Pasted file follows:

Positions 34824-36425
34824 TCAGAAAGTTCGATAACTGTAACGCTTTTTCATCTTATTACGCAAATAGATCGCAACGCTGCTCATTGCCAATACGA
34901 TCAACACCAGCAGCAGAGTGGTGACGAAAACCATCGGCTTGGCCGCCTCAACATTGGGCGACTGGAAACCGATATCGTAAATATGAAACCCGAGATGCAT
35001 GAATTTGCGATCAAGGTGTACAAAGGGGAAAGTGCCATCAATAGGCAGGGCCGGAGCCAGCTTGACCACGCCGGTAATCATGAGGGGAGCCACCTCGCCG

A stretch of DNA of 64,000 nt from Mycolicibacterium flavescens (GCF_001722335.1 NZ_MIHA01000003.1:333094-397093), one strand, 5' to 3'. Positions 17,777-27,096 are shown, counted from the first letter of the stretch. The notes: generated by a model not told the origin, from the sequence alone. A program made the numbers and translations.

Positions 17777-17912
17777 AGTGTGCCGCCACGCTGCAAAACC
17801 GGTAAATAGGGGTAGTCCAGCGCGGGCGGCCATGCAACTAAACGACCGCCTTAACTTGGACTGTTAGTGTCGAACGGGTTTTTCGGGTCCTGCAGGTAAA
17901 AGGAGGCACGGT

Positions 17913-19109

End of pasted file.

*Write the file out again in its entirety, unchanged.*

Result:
Positions 34824-36425
34824 TCAGAAAGTTCGATAACTGTAACGCTTTTTCATCTTATTACGCAAATAGATCGCAACGCTGCTCATTGCCAATACGA
34901 TCAACACCAGCAGCAGAGTGGTGACGAAAACCATCGGCTTGGCCGCCTCAACATTGGGCGACTGGAAACCGATATCGTAAATATGAAACCCGAGATGCAT
35001 GAATTTGCGATCAAGGTGTACAAAGGGGAAAGTGCCATCAATAGGCAGGGCCGGAGCCAGCTTGACCACGCCGGTAATCATGAGGGGAGCCACCTCGCCG

A stretch of DNA of 64,000 nt from Mycolicibacterium flavescens (GCF_001722335.1 NZ_MIHA01000003.1:333094-397093), one strand, 5' to 3'. Positions 17,777-27,096 are shown, counted from the first letter of the stretch. The notes: generated by a model not told the origin, from the sequence alone. A program made the numbers and translations.

Positions 17777-17912
17777 AGTGTGCCGCCACGCTGCAAAACC
17801 GGTAAATAGGGGTAGTCCAGCGCGGGCGGCCATGCAACTAAACGACCGCCTTAACTTGGACTGTTAGTGTCGAACGGGTTTTTCGGGTCCTGCAGGTAAA
17901 AGGAGGCACGGT

Positions 17913-19109